How you are harming your relationships via your own actions

Having trouble accepting happiness in relationships means unintentionally destroying them. Our thoughts often try to force us to reject persons who could become close to us.

We are compelled to completely demolish any aspirations of happiness and love that we may have in a relationship because we are afraid of being harmed emotionally and physically by another person.

In the long term, engaging in behaviors that are detrimental to oneself might lead to difficulties in one's life. Therefore, in order to determine whether or not you are self-sabotaging your relationships, here are some strategies to do so.

One of your biggest worries is emotional and physical commitment. Because getting injured again may scar you for life, opening your heart to someone else may seem daunting. The fear of responsibility might sometimes prevent you from committing.

I briefly dated a guy after breaking up with my two-year boyfriend. He cheated on me, but I refused to feel horrible. The rebound man was very kind and patiently sat by me while I grieved over my locked up sentiments. He never sought emotional attachment since he understood I wasn't ready. His presence calmingly affected me. I never cry over dumb boys anymore.”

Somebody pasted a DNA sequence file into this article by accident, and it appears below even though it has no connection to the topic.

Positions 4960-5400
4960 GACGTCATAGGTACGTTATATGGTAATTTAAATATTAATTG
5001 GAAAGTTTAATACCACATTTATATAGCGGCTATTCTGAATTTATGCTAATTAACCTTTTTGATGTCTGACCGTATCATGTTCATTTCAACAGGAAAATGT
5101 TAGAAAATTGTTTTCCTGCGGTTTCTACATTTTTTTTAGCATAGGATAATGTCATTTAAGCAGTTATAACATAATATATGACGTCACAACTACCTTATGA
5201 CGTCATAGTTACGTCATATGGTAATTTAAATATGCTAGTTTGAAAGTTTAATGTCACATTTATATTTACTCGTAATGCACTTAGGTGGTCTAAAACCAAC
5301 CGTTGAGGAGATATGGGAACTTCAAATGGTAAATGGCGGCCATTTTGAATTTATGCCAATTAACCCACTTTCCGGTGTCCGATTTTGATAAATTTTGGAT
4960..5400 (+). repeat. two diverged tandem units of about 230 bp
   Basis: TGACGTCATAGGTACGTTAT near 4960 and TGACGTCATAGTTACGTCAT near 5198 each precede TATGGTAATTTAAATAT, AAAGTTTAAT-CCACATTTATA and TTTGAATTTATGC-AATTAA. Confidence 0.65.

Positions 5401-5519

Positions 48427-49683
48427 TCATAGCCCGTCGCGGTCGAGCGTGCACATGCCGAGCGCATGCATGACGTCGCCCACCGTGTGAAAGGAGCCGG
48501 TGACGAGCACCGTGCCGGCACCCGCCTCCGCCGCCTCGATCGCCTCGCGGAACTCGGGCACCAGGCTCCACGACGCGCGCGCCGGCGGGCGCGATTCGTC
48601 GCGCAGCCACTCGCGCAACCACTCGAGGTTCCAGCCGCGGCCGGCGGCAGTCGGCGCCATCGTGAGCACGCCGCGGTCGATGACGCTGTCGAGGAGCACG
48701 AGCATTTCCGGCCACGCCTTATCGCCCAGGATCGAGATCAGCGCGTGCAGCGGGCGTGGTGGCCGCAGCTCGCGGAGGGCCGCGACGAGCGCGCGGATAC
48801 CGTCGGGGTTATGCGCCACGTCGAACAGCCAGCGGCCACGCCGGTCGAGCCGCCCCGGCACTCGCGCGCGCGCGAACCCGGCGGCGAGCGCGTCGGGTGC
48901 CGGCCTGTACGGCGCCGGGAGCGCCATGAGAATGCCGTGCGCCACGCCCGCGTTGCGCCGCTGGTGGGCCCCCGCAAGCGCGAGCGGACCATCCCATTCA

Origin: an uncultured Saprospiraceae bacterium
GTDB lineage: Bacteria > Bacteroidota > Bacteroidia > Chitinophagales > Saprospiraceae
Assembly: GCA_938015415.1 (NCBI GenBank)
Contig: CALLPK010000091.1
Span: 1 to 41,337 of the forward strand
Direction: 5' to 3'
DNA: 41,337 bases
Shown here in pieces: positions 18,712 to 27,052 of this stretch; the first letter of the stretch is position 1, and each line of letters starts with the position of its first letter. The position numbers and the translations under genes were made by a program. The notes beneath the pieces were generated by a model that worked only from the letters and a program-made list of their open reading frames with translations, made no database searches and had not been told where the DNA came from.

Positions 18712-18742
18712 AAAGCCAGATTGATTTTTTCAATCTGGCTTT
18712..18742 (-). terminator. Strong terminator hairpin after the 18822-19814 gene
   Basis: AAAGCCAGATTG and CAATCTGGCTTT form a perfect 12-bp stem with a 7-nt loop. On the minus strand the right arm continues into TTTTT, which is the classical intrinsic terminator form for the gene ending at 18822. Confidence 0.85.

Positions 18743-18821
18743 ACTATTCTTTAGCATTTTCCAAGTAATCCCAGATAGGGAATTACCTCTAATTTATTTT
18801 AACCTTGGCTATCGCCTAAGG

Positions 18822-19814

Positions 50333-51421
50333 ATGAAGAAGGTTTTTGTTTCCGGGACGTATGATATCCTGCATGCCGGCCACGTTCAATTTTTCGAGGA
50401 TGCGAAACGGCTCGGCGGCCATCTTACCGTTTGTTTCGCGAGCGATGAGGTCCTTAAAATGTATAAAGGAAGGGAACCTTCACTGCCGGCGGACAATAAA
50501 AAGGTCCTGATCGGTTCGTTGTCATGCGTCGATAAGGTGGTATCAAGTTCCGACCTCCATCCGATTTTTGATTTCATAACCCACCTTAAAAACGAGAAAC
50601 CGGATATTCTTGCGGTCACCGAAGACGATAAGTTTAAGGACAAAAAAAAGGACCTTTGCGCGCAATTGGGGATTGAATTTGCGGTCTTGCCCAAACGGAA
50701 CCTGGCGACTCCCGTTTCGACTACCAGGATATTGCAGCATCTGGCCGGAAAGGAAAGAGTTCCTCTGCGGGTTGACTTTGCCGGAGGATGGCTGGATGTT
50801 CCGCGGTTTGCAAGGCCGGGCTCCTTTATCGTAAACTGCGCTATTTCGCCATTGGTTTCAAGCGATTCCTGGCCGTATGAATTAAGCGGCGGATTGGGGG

Adolescent bonding depends on how you were reared and treated. You may wish to avoid significant partnerships if your connection with your parents is poor. Your dread of your spouse arguing or ignoring their needs may indicate anxiety and avoidance.

If your past lovers treated you a specific way, you'll accept the love you deserve. A preconceived notion makes it hard to realize your potential and deserve.

If you continually undermining your relationships, you may have experienced traumatic, emotionally exhausting ones. When all you want is someone who can handle your fears, don't bottle up your sentiments. For that, you must first believe in yourself.

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